This past weekend I had the great pleasure of visiting Stonewall Dairy in Cornwall Bridge, CT and Chubby Bunny Farm, in Falls Village, CT. They are the farms that provide the dairy and vegetables for my CSA. A group of about 30 of us (all CSA members), made the two hour plus drive from Manhattan, early Saturday morning.
At Stonewall Dairy, we first toured the milking area. We were able to see where the cows stand when they are milked as well as where the milk is stored and cooled and then bottled. Milk that the CSA receives on Tuesday afternoon has been milked Monday evening and Tuesday morning. It doesn’t get any fresher than that. We also got to meet three extremely cute dairy calves. During the tour we learned of the many safeguards that are in place to keep the milk from coming into contact with any harmful bacteria, something that is crucial when it comes to raw milk (which is unpasteurized). We also learned that there are strong movements to try to shut down Connecticut’s raw milk dairies, but the dairies themselves are putting up a good fight.
Next, we were able to see the chickens (Kosher Kings) that are raised for meat. In order to help cultivate the grass (chicken waste is high in nitrogen which enriches the soil), the chicken coop is moved daily so that the chickens are exposed to fresh ground. We also got to see the hens who lay the eggs that come to the CSA. They are free to roam an entire swath of land around the hen house. Some members got to pick up the fresh eggs from the laying berths along the side of the hen house.
(Click on any thumbnail above to see the full-sized photo)
After touring Stonewall, we all headed to Chubby Bunny Farm for a picnic lunch (catered by yours truly, more on that later). After lunch, we met Dan and Tracy who own and run the farm. We were able to see where all of our vegetables come from, from things we’ve already received like chard, salad mix, and broccoli, to things that are to come such as sweet corn, onions, and celery. Dan talked a lot about soil fertility and how his main goal at the farm is to rehabilitate the land. He said that in the six years that he has owned the farm, he has seen earthworms return to the soil in increasing numbers, which, for him, is an indicator that he is succeeding. One way in which he increases the fertility is through his use of cover crops, for example arugula, which we are able to see. Cover crops provide the soil with key nutrients and help replenish some of what is taken out by other crops. Dan also spoke about how he chooses what he wants to plant, then works out how he is going to make a profit; unlike large-scale organic farms, driven to plant monocultures of crops that are going to bring in the largest profit.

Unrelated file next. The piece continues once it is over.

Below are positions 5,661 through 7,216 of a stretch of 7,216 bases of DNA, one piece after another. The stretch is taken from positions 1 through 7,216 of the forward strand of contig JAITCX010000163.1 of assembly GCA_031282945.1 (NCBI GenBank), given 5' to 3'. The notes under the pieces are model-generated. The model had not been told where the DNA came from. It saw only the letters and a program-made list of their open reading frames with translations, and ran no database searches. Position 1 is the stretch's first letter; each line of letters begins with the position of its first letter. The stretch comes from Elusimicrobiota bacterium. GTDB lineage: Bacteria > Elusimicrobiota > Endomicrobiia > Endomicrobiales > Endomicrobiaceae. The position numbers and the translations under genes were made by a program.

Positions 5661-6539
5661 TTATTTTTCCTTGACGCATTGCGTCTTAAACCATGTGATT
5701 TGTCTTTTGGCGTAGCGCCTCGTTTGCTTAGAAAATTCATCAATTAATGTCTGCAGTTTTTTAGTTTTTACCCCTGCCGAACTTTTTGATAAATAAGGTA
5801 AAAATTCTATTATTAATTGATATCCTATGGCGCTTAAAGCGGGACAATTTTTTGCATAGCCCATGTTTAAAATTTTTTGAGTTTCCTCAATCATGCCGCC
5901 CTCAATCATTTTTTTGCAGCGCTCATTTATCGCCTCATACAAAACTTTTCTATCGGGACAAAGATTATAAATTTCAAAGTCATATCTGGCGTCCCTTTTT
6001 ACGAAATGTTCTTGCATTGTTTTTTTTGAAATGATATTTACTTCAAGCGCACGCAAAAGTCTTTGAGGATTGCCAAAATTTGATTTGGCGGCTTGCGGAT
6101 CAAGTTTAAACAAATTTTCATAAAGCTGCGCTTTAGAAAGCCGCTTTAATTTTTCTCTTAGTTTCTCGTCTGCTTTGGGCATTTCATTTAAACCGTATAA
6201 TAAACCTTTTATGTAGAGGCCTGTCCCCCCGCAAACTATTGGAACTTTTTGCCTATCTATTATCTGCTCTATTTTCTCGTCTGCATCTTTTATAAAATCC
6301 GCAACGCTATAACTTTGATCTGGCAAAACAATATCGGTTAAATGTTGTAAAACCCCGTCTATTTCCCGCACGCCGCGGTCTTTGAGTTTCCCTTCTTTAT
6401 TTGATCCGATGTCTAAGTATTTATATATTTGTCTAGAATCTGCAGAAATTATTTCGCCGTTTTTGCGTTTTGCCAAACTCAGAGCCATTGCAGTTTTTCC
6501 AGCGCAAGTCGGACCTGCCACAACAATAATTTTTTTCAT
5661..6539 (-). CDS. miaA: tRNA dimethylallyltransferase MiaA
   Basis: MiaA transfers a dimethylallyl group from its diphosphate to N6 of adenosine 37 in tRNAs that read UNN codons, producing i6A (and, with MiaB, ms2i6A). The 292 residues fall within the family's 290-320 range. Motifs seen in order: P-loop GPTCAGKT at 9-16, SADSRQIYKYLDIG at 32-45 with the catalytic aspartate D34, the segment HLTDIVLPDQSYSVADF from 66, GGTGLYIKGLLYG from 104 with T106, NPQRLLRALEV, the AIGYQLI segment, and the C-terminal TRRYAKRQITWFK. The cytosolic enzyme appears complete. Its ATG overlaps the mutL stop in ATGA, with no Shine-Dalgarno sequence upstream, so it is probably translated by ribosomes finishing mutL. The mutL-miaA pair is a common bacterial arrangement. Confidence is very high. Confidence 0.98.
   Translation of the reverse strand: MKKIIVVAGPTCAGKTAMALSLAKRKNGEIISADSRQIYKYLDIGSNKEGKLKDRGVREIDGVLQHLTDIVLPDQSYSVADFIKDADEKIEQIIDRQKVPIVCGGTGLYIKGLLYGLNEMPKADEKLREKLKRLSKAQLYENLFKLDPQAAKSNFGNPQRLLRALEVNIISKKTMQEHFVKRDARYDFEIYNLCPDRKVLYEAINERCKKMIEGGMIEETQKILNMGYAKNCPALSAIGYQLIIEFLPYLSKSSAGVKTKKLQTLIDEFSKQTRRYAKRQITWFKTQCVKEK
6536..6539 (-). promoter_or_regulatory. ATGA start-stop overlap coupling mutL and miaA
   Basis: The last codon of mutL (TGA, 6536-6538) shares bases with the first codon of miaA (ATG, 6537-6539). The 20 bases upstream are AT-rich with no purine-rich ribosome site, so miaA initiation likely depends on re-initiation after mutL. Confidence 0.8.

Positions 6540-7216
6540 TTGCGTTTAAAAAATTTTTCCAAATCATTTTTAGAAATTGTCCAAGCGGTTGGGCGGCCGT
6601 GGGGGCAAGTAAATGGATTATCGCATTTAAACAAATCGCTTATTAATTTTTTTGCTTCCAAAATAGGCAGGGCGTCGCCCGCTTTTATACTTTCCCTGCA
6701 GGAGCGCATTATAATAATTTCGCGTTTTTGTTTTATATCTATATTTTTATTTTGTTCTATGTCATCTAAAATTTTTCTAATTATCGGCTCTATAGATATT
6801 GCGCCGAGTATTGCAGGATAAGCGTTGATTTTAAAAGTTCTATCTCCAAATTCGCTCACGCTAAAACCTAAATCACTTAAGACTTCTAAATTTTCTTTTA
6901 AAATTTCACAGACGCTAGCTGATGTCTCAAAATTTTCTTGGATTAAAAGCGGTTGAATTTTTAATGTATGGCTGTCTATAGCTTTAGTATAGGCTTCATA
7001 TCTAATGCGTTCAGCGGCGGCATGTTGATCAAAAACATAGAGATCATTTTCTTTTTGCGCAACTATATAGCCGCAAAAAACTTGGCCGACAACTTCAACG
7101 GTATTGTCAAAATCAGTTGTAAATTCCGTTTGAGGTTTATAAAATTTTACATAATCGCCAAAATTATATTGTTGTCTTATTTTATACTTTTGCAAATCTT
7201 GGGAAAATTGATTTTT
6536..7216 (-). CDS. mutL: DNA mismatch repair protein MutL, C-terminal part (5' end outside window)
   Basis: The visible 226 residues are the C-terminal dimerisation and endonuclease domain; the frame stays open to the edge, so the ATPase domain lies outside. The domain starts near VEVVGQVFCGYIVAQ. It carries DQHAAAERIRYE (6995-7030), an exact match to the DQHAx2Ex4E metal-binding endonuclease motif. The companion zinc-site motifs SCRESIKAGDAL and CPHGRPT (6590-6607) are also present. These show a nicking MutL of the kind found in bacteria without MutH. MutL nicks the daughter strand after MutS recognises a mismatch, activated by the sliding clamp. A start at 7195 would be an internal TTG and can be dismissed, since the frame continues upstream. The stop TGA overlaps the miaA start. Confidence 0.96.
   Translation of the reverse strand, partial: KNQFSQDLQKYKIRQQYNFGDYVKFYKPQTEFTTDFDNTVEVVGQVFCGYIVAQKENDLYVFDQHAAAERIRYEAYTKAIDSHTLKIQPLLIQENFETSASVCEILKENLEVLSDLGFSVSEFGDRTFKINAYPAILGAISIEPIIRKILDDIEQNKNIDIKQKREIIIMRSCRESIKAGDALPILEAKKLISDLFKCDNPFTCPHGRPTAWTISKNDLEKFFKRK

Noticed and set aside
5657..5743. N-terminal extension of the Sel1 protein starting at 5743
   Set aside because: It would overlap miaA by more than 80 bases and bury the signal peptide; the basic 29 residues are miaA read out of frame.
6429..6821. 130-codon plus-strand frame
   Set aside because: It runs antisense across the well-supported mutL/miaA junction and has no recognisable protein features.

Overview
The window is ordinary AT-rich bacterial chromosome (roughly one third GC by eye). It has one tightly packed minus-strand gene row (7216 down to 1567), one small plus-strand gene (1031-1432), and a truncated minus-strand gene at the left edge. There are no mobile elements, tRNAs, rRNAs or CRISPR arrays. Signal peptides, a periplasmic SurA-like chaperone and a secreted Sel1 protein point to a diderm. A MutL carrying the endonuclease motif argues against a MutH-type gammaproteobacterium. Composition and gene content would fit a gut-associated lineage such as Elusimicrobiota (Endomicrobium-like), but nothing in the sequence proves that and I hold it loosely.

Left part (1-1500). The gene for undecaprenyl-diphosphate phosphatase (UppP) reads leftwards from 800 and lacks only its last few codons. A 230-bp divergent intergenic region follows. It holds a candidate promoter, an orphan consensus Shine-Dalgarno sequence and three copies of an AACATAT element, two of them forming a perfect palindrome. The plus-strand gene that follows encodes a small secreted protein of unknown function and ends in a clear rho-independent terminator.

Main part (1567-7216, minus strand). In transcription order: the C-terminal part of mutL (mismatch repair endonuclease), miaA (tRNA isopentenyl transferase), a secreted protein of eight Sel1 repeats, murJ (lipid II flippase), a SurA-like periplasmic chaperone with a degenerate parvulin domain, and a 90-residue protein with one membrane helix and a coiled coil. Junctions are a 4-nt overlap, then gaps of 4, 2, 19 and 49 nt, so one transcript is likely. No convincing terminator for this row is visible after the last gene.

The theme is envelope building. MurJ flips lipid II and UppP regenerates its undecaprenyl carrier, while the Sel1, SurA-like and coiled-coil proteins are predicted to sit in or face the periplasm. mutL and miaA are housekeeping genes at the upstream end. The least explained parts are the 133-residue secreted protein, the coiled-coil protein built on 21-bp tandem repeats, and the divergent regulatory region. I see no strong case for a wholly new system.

Towards the end of the tour we walked through the raspberry bushes and were allowed to pick and eat the slightly tart berries. As we were eating, I asked Beatrice (Dan and Tracy’s daughter) what her favorite thing was that her Daddy grew. She responded, “wild blackberries, but Daddy doesn’t grow them.” She then led Dave and me into some bushes behind the raspberries, where we sampled some of the wild blackberries. Delicious.
We ended the tour at the main barn, in front of which we were able to see the seedlings that are awaiting planting. It was a wonderful afternoon, spent learning important lessons about the food we eat.